An exhibition catalogue, also entitled “Shaping everyday life! – Bauhaus Modernism in the GDR”, is available from Weimarer Verlag mbooks. www.m-books.eu
Dokumentationszentrum Alltagskultur der DDR (Documentation Centre of Everyday Culture of the GDR) Erich-Weinert-Allee 3 15890 Eisenhüttenstadt
Tel.: 03364 – 41 73 55
Opening hours Tuesday to Sunday and public holidays: 10 a.m. – 6 p.m. from October: 11 a.m. – 5 p.m.
How to reach the Documentation Centre: By train: trains run once an hour from Berlin (RE1/RE11) or Cottbus (RE11); take the no. 454 bus from the station (or the no. 453 bus from Glashüttenstraße on weekdays) to the “Rathaus” (town hall) stop. The Documentation Centre is a 5-minute walk from the bus stop. By car from the Berliner Ring, A 12, take the Frankfurt (Oder)-Mitte exit, then follow the B112 to Eisenhüttenstadt / Guben. In town follow the tourist signs.
Bauhaus Centenary 2019 Germany images / information received 140319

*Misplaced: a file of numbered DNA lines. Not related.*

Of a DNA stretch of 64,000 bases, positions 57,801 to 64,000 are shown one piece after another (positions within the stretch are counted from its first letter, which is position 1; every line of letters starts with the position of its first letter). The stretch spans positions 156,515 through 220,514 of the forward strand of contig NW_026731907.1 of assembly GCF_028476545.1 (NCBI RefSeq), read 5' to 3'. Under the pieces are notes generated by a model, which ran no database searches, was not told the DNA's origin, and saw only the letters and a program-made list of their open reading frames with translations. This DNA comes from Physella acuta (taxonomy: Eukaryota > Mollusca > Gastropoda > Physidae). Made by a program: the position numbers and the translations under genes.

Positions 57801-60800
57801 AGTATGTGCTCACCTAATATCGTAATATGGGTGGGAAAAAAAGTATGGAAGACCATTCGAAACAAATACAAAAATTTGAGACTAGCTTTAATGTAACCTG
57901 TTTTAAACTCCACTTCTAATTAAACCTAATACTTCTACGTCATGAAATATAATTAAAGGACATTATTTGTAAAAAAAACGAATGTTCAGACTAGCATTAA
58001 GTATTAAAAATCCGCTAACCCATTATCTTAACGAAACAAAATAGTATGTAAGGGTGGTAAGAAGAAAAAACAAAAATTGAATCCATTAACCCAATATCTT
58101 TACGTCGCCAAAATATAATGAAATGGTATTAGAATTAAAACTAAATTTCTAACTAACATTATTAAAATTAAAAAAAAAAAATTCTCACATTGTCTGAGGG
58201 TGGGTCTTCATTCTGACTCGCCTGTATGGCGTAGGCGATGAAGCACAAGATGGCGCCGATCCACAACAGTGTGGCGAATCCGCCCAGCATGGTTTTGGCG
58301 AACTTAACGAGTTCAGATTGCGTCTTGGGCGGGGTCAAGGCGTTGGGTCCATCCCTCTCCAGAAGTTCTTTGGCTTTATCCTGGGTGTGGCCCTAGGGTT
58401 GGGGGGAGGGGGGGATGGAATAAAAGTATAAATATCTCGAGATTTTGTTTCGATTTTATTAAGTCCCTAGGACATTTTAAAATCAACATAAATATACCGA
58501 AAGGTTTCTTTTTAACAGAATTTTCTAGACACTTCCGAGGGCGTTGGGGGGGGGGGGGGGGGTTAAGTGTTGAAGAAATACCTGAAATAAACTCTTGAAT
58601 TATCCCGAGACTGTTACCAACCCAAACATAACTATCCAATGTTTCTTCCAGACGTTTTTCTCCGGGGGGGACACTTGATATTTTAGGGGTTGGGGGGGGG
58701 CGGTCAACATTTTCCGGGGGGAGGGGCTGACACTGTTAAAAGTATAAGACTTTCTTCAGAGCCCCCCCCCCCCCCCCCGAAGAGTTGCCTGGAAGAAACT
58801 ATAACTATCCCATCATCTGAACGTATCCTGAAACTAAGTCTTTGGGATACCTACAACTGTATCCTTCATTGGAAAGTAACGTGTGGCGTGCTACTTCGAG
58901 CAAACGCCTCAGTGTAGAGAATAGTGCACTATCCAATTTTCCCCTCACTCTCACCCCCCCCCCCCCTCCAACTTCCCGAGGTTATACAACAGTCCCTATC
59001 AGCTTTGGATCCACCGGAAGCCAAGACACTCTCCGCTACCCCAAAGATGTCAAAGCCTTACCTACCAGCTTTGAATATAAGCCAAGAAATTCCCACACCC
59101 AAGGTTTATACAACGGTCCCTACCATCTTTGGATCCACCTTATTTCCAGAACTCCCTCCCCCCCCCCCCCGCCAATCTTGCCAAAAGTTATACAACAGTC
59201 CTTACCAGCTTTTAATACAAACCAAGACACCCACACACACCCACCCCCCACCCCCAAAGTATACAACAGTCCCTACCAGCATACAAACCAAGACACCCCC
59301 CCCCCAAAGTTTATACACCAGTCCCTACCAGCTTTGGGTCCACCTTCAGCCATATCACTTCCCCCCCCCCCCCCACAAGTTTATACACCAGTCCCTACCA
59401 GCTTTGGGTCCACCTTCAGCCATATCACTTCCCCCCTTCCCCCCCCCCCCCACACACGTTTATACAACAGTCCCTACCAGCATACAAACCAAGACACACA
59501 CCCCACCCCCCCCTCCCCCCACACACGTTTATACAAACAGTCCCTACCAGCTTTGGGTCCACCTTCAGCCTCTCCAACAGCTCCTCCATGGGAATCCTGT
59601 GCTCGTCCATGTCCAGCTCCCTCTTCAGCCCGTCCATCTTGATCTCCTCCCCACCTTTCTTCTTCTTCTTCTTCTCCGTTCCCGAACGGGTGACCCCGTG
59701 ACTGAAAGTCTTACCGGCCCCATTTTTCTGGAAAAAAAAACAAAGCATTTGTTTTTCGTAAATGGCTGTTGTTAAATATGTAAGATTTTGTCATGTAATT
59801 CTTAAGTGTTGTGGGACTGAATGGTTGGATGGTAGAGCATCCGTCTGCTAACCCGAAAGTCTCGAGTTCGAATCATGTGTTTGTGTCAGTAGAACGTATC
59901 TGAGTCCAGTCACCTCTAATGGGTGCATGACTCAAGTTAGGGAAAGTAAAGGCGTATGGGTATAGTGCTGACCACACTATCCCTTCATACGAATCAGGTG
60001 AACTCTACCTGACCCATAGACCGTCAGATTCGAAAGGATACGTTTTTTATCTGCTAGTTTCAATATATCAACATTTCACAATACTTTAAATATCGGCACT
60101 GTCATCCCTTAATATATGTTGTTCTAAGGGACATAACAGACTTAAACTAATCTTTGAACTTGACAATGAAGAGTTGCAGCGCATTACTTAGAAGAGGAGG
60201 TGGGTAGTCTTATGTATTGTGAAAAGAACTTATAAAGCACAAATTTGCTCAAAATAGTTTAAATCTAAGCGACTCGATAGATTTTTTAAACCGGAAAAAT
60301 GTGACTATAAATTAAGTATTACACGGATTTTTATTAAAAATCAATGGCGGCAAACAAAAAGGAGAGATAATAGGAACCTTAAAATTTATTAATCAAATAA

Bauhaus School Building in Dessau, Germany
picture © Gordon Watkinson
Location: Eisenhüttenstadt, Brandenburg, Germany
Bauhaus Architecture – selection on e-architect
Bauhaus architecture in Celle, Lower Saxony, Germany
Designs: Otto Haesler – German Modernism
photo © CTM GmbH
Bauhaus Architecture in Celle
The Bauhaus Promenade Museum, Dessau, Germany
Design: Matteo Cainer Architects
image from architect
The Bauhaus Promenade Museum
bauhouse 24H Competition, Dessau, Germany
1st prize: Sonya Falkovskaia
image courtesy of designer / 24h
Haus am Horn – The World’s First Bauhaus Building, Germany
Design: Georg Muche & Bauhaus students
Bauhaus Masterhouses Dessau
Bauhaus Archiv Berlin Museum of Design, Germany
photo © Adrian Welch
Gropius in Chicago Coalition Protest, USA – Michael Reese Hospital Laundry building:
photo © Grahm M. Balkany / Gropius in Chicago Coalition
Bauhaus Museum Dessau Competition, Germany
image from Bauhaus Building Competition organisers
Bauhaus in America Exhibition and Conference
Hazel Larsen Archer, Buckminster Fuller’s 1949 Dome at Black Mountain College, Summer 1949, gelatin silver prints, 13.75 x 21 inches (overall), 3.875 x 3.875 inches (ea):
photograph © Estate of Hazel Larsen Archer
Bauhaus Masterhouses Dessau, Germany
image from architects
Architecture in Germany
German Architectural Projects
German Architecture Designs – chronological list
Bauhaus Building architect : Walter Gropius
Comments / photos for the Bauhaus Centenary 2019, Germany page welcome
Bauhaus Centenary 2019 – page